For such a tiny piece of plastic, an IUD has a very big responsibility. Its primary job is to hang out inside the uterus of its host, fighting sperm and preventing pregnancy for up to a dozen years. Wow. That's a lot of work! You'd think something that's responsible for warding off invasive male seed wouldn't have time to do much else.
Ha, well you're wrong, sucker. I'm here to tell you that IUDs can do more than prevent the formation of zygotes. They're capable of intellectual conversation, humor, sympathy, political activism, and tweets. Yeah, that's right, IUDs can tweet. At least one can.
I discovered the tweeting IUD while following Refinery29 editor Hayley MacMillen's livetweets of her IUD insertion. I noticed that one of the Twitter accounts interacting with Hayley wasn't quite like the others. Most people following along were, well, people. But one was not a person—it was an IUD herself. A relative of the very star of the whole shebang was right there with us, tweeting encouraging notes to Hayley throughout the procedure.
For almost a year, @iamaniud has been the voice of the mysterious but increasingly popular and effective birth control method on Twitter. The IUD's timeline is filled mostly with IUD facts, retweets of IUD-centric news articles, and interactions with (mostly) women who either have IUDs or tweet questions about them.
As a self-proclaimed IUD evangelist, I jumped at the opportunity to potentially interact with the little piece of copper-wound plastic in which I invest so much faith.
I chatted with the IUD via Twitter DM for about an hour, during which time I learned that she (it's definitely a she) identifies as a Paragard, but feels "ok about speaking on behalf of my hormonal sisters." In her downtime, IUD told me she writes tweets, catches up on her rest between bouts of fighting sperm, and writes to her congressman about the importance of funding Planned Parenthood. Who knew IUDs were so busy? We should really write them more thank you notes, or dedicate a day on the calendar to IUD appreciation.
IUD and I also discussed some of our favorite articles about IUD evangelism, a very real phenomenon among people who have IUDs, love IUDs, and want all women they know to join the cult of IUD. She told me that this story from 2012 by Kate Stoeffel is one of her favorites, and that it just gets truer every year. I agreed that, yes, it is a great article, and sent back this one by Jia Tolentino at Jezebel.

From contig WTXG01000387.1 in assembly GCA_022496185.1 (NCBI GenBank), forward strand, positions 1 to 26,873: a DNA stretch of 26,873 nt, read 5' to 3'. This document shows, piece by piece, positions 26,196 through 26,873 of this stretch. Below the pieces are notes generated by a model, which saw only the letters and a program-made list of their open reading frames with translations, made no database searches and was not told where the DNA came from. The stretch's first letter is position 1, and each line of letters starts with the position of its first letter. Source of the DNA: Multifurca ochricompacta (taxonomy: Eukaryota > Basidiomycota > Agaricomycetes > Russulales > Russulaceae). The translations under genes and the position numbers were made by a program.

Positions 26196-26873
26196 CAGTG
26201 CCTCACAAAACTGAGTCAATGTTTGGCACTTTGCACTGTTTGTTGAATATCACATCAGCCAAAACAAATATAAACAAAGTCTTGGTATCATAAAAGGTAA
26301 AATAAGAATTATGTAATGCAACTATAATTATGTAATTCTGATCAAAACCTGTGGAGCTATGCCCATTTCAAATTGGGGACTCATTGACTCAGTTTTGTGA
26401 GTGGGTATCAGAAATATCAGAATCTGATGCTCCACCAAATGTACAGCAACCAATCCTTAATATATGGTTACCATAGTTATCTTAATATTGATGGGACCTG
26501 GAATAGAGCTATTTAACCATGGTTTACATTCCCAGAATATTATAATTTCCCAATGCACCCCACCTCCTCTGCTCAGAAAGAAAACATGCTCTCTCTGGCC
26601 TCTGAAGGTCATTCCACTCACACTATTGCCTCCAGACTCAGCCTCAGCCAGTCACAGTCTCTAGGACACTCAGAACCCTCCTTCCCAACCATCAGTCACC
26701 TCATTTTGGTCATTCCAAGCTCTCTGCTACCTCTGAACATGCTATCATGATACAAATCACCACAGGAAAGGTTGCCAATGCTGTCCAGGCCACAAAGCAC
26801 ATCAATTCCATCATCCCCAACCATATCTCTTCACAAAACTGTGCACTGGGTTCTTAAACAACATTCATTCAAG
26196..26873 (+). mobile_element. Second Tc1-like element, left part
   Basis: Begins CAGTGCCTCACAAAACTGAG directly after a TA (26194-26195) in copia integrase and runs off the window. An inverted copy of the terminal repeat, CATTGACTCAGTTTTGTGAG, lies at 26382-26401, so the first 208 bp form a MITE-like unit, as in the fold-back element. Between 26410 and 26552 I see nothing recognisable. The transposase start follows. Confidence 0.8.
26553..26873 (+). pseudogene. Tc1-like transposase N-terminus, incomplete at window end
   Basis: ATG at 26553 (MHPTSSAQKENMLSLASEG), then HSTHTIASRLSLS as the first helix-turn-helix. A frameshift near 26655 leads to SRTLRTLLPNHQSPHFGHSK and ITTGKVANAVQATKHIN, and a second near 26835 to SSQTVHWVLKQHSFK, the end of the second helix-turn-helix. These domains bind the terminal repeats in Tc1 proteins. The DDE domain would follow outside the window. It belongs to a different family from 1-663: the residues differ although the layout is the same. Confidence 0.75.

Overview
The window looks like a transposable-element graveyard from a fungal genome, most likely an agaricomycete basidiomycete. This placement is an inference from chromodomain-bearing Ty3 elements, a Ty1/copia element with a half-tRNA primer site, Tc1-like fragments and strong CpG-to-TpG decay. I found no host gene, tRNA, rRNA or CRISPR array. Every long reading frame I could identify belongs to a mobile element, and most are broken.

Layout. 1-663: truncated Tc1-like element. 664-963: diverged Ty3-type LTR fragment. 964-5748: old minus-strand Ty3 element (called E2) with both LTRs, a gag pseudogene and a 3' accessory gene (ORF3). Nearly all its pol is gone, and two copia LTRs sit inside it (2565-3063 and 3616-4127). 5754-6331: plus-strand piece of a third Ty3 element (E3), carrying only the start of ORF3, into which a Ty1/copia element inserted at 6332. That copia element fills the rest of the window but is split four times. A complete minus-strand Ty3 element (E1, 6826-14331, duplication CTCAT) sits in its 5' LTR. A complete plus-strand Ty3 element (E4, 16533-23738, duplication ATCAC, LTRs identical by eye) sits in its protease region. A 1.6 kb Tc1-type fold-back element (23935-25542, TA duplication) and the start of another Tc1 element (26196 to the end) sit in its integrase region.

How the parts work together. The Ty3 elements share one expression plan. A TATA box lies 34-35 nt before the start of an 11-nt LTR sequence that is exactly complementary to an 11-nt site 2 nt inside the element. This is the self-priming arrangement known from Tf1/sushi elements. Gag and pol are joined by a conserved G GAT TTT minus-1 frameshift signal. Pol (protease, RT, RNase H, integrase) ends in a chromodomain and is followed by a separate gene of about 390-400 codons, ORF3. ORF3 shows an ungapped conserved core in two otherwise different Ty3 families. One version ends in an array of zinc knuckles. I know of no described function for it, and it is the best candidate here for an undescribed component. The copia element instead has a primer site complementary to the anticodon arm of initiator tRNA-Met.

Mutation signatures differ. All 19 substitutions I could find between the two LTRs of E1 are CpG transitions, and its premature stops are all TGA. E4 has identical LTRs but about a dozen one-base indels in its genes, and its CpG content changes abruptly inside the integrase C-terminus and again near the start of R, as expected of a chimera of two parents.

The tweeting IUD belongs to a host who wishes to remain anonymous and who says she was among the first wave of women to receive the insertion after doctors decided IUDs were safe for women who hadn't had children. She isn’t a doctor or medical professional herself, she’s just “an IUD haver and evangelist,” she told me.
Mostly, I wanted to know why an IUD might be tempted to start tweeting—what her motivation was.
"Mostly I just saw a lot of ppl asking questions about IUDs, does it hurt, should I get one, aren't they dangerous, what if I can't have hormones, etc., and I thought they could use some honest answers from the source," she told me. "I never try to push anyone into an IUD. I'm as pro choice as they come, which means making the right choice for yourself. But you need all the facts in order to do it, free of stigma or judgement. Also, as you know, getting an IUD placed can suck, and I try to offer comfort and humor and reassurance during that process."
For a little piece of plastic, she has a lot of wisdom. And I wouldn't expect anything less. After an hour conversing with IUD, I left feeling even more respect for the under-appreciated form of birth control.
Oh yeah—and in case you were wondering how one might gain access to a Twitter account from inside a uterus, IUD told me, "There's 3G everywhere these days!"
Hannah Smothers is a reporter for Fusion's Sex & Life section, a Texpat, and a former homecoming princess.